In the heat of the power sector reform back in 2010, the masses thought their prayers for stable power supply had been answered. Their elation knew no bounds because, over the years, they had been used to a culture of darkeness for weeks and sometimes months – with astronomical bills coming their way by the dozen.

Three years after, the story is no different. Consumers still pay through the roof for inadequate or zero power supply with many questions asked but little or nothing by way of answers.

When the Nigerian Electricity Regulatory Commission, NERC, came on board, a new tariff was introduced commencing from June 1, 2012, pegged at N500. Before then, Nigerians were only paying a  fixed, basic access charge irrespective of electricity consumed. Today, that fixed charge has been increased to N750 – leaving one question on the lips of many: where is the electricity to justify the hike?

Defending the increase, NERC chairman, Dr. Sam  Amadi, at a recent media briefing, maintained that the new tariff was fair, reasonable and necessary to guarantee continual improvement in electricity supply to Nigerians.

He asserted that power supply had “improved significantly” and the new N750 charge was not too much, being one of the lowest in the world. But that makes no difference to the masses whose lives have been drastically affected by the increment. Indeed, it runs foul of NERC’s initial payment plan which recognised different classes of consumers such as the poor, wealthy and corporate organisations.

Pre-paid meters, once believed to be the much-awaited solution to power supply hiccups, have not measured up.  Earlier, the Federal Government came out with a policy that the meters be issued free of charge to consumers, but that policy was later reversed and the public constrained to pay. So the reality of the situation is that today, electricity charges have been arbitrarily hiked while power generation has drastically dropped.

Irked by this development, the Nigeria Labour Congress, NLC, has rejecting the new tariff, insisting there is no justification for the hike following government’s failure to check epileptic power supply and the low earning status of most workers.

NLC president, Abdulwaheed Omar, described the tariff as exploitative since the review had not been accompanied by commensurate improvement in power supply: “If anything, electricity service delivery has plummeted over the years, with consumers being compelled to pay exorbitant tariffs for incompetence, poor services and fraud.”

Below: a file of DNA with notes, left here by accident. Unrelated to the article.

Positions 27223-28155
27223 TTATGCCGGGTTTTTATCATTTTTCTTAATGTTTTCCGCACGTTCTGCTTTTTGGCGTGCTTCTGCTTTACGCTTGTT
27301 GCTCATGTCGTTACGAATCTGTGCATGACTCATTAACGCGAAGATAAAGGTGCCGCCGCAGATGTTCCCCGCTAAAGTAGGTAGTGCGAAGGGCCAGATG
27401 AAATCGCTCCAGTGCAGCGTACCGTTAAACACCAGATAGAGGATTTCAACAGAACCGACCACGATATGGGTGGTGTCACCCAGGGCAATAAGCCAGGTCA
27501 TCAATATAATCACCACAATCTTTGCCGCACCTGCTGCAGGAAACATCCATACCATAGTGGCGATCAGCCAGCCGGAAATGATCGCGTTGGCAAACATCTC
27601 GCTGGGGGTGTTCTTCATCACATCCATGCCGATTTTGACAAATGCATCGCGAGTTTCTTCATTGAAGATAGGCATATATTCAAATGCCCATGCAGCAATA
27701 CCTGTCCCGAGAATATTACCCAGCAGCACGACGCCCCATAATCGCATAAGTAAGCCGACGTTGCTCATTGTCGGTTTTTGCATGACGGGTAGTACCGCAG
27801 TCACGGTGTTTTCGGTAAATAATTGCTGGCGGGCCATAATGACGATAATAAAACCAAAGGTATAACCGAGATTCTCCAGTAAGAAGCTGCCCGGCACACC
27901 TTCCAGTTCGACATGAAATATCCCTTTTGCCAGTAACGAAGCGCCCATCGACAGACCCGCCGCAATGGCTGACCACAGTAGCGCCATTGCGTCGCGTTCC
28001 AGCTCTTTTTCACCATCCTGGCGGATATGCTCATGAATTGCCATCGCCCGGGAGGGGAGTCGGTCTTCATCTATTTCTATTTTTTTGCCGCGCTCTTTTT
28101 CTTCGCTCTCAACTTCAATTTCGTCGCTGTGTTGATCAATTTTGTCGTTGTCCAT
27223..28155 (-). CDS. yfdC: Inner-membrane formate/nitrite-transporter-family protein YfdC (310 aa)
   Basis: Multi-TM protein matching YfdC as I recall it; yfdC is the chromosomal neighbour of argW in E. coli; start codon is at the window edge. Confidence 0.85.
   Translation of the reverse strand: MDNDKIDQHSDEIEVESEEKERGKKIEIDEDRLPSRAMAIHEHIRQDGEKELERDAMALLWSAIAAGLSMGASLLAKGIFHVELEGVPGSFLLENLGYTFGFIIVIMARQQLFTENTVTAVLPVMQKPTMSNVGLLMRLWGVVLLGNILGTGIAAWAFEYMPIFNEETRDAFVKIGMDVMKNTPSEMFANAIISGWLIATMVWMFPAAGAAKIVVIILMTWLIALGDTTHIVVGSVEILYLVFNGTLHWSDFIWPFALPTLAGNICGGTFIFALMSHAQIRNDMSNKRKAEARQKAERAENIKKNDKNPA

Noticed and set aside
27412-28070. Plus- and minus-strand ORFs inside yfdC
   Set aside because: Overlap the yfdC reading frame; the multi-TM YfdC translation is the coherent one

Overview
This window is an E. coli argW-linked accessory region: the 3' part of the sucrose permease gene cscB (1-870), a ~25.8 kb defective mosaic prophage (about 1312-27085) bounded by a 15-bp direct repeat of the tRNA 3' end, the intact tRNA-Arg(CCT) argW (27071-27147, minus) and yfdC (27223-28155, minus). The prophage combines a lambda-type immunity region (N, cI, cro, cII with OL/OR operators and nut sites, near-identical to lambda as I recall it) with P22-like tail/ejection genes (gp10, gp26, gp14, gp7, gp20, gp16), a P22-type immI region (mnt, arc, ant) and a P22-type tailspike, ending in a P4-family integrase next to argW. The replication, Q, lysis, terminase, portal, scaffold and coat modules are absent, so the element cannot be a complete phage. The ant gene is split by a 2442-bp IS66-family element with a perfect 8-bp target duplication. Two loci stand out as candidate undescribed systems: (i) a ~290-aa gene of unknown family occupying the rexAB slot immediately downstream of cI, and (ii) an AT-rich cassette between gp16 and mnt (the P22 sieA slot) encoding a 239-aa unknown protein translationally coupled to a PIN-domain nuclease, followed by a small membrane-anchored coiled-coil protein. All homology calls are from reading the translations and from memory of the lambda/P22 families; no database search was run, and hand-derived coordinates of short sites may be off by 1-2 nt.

He added that the review, whether carried out suddenly or in advance, was without justification or rationale and would negate whatever gains were expected from the much-vaunted power sector reforms.

According to the NLC, the multi-year tariff structure, as designed by NERC and tacitly approved by government, only protects the interests of investors in the power sector and has little or no consideration for consumers, most of whom are poor and incapable of paying.

Meanwhile, the Power Holding Company of Nigeria, PHCN, which is on the verge of being unbundled, has been accused of fleecing Nigerians of several billions of Naira through obnoxious electricity bills. Nearly N3.5 trillion is believed to be generated by PHCN annually, most of which is alleged to be misappropriated by officials. Amidst all this, the average household pays between N5,000 and N10,000 monthly as electricity bills despite only having power supply for a week, and sometimes two or three days a month.

David  Ejike who resides off the Lagos/Badagry Expressway told Saturday Vanguard he is only sure of power supply once a week or an average of 3/4 days a month but continually gets a N6000 bill monthly.

“All our complaints have fallen on deaf ears. You complain, they won’t  listen. They have marketers with revenue targets running into millions of Naira to be met. At  times, electricity bills are sent before the end of the month. Customers are threatened with disconnection if they don’t pay on time,” he lamented.

In Ejike’s estimation, the billing system is exploitative and arbitrary. This is worsened by the fact that  when the cables are cut and seized due to non-payment, consumers are still expected to pay an extra sum of money for retrieval without which the confiscated cables could get missing.

Another consumer, Kate Omare, who resides in Aguda, Surulere, asserted that PHCN officials were frustrating the pre-paid metering system by deliberately delaying delivery to consumers.

“Pre-paid meters will prevent them from cheating and defrauding customers, hence they are blocking the introduction  of these meters. At the beginning, it was to be given out free, but now they are saying it will cost between N30,000 and N50,000. Yet one cannot get them.”

Indeed, NERC made a U-turn on this when it announced that consumers would now pay for pre-paid meters under the Credited Advance Pay for Metering Implementation, CAPMI, scheme.

The pilot  initiative will involve about five distribution companies unbundled from PHCN, starting with Eko (Lagos) Ibadan, Benin, Kano and Abuja. With this system, the mantra is that some states such as Abuja will enjoy 24 hours’ power supply, Lagos 22, Port Harcourt, Enugu, Kano, Kaduna, Benin and Calabar 20, to be followed by Aba, Nnewi and Onitsha which are business centres.

Amidst all this, consumers wait with bated breath for the day power supply will finally be regular and payment equal to services rendered.


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